Tharparkar – Dying a slow, painful death

By Farahnaz ZahidiPublished: March 9, 2014
Malnutrition is common in Thar with many children displaying classic signs of undernourishment. PHOTO: INP/FILE
One hundred and twenty-two children do not die from drought in a day. They die a slow, painful death when the symptomatic effects of three years of drought in a parched arid area like Tharparkar reach a stage that it becomes a full-blown famine. As the world looks on in amazement how this “breaking news” was hitherto not paid attention to, what must be understood is that this was happening all along, slowly and gradually.
Officially, however, some 122 child deaths were recorded in Thar since December 2013. Local experts are concerned that this could only get worse unless drastic measures are adopted. Tharparkar district, with an estimated population of 1.5 million, is ranked by the World Food Programme as the most food insecure of Pakistan’s 120 districts.
Rukaiyya, a seven-day-old baby from Adam Rind village lost her battle for life. She was one of the casualties of the dire situation in Tharparkar. “My wife Zeenat herself is so weak. We are very poor people. I used to rely on some basic agriculture which is no longer there due to lack of rain. This was my first child,” said Ghulam Hussain, the father of the child. This desperate father took the sick baby to a private doctor in Umerkot. He chose not to go to the nearest public hospital in Umerkot, some 50 km away from their village. “We are too poor. The doctors there would not pay attention to us.” Hussain is convinced that lack of proper food and nutrition is the reason behind this tragedy.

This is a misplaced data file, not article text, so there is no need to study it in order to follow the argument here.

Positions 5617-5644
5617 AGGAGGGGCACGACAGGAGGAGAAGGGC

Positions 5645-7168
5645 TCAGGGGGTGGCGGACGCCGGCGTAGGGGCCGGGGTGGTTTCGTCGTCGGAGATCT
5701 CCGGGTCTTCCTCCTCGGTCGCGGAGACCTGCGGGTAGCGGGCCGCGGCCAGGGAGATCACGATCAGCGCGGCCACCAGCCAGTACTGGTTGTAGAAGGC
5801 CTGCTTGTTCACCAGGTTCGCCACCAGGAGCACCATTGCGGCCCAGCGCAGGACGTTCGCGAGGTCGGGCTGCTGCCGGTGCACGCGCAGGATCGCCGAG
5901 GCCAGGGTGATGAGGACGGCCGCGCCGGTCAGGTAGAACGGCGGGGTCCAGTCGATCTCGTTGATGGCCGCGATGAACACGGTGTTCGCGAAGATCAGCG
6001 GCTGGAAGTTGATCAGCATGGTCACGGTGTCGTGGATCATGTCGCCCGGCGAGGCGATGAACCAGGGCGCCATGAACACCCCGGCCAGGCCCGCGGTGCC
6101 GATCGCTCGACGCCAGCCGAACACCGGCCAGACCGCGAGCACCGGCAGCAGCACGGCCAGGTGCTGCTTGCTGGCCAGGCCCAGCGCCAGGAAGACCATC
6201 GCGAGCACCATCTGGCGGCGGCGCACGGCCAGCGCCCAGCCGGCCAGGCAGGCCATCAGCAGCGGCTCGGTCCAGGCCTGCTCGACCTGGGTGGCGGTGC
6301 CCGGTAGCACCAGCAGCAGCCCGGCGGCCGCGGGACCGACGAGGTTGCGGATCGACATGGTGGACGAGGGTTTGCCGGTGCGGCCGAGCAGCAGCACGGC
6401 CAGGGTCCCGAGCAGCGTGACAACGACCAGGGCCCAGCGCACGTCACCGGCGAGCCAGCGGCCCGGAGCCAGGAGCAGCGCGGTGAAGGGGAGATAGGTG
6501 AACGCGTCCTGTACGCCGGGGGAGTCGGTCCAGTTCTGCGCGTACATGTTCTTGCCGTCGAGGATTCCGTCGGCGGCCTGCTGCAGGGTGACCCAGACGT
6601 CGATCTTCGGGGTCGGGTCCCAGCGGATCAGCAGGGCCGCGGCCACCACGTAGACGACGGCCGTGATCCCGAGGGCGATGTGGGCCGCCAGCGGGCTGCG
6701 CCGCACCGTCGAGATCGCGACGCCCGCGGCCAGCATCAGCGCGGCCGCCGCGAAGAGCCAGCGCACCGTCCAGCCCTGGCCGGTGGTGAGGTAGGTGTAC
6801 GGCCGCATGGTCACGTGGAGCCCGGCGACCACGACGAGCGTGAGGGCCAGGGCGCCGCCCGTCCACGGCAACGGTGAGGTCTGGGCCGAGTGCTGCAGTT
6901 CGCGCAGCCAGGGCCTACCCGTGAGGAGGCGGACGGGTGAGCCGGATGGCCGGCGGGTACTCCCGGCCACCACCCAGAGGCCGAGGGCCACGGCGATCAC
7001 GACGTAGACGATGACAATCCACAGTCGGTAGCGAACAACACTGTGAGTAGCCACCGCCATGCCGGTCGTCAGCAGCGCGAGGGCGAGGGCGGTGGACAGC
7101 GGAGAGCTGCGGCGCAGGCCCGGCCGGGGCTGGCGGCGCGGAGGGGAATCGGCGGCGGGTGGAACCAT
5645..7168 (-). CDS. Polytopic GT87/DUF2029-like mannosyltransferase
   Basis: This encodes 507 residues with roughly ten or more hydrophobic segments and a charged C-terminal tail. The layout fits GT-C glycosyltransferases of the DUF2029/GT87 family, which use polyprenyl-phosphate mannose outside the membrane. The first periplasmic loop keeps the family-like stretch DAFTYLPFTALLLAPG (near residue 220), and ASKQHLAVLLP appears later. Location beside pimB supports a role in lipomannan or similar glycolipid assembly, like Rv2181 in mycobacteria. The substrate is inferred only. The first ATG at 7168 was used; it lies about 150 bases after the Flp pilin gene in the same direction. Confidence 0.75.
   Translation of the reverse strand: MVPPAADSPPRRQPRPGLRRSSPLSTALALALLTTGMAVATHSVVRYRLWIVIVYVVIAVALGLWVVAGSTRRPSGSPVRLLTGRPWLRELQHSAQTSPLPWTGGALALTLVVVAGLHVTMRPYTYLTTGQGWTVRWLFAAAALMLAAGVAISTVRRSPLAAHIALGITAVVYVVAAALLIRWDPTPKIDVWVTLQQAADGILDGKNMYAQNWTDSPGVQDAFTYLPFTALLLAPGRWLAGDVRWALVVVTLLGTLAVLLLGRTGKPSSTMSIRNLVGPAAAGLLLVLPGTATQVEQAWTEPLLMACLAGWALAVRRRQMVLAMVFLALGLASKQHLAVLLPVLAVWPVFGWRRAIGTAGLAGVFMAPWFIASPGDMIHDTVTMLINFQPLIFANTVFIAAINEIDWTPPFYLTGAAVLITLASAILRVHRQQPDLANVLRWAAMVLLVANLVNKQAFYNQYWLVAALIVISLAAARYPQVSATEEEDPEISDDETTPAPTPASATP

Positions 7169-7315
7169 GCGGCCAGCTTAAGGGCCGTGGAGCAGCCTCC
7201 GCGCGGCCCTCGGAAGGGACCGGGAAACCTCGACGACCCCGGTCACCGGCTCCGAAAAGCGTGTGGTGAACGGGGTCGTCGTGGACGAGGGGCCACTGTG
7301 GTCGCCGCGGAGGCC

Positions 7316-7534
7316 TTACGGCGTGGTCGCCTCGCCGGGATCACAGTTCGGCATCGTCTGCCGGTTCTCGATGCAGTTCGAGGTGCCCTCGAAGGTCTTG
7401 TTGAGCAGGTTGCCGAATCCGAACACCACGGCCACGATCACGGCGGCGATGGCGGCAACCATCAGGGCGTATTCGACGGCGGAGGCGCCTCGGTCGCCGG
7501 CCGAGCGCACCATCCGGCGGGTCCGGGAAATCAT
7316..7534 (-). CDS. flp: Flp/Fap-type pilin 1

In the Drought Bulletin of Pakistan July-September 2013, released by Pakistan Meteorological Department, a drought is described as a “creeping phenomena”. The bulletin states that “Drought differs from other natural disaster (for instance, flood, tropical cyclones, tornadoes and earthquakes etc) in the sense that the effects of drought often accumulate slowly over a considerable period of time and may linger for years even after the termination of the event.”
There are many overlapping factors that are at play behind the recent acceleration in deaths in Tharparkar. More than 90 per cent of the district’s population relies on underground water they get through dug wells. In the absence of rain when this water is not recharged, the water levels go down. If at all water is available, the concentration of salt in it reaches high levels which makes the water unfit for consumption. The people of Tharparkar rely heavily on cattle for their livelihood. Cattle gives them food and money, both. Absence of fodder forces them to migrate. Partial migration trends show that often the men migrate along with their cattle. The women, children and family members left behind are thus deprived of the little protein they usually get from the dairy products. The impact of the drought is thus exacerbated and malnutrition becomes even more serious.
The cause of the famine in Tharparkar is both a decline in the availability of food as well as a reduction in people’s access to, or their ability to acquire food.
Malnutrition is a common problem in Tharparkar, with many children in particular displaying classic signs of malnourishment at the first glance. Bleached out hair, thin upper arms and disproportionately enlarged bellies are common sights.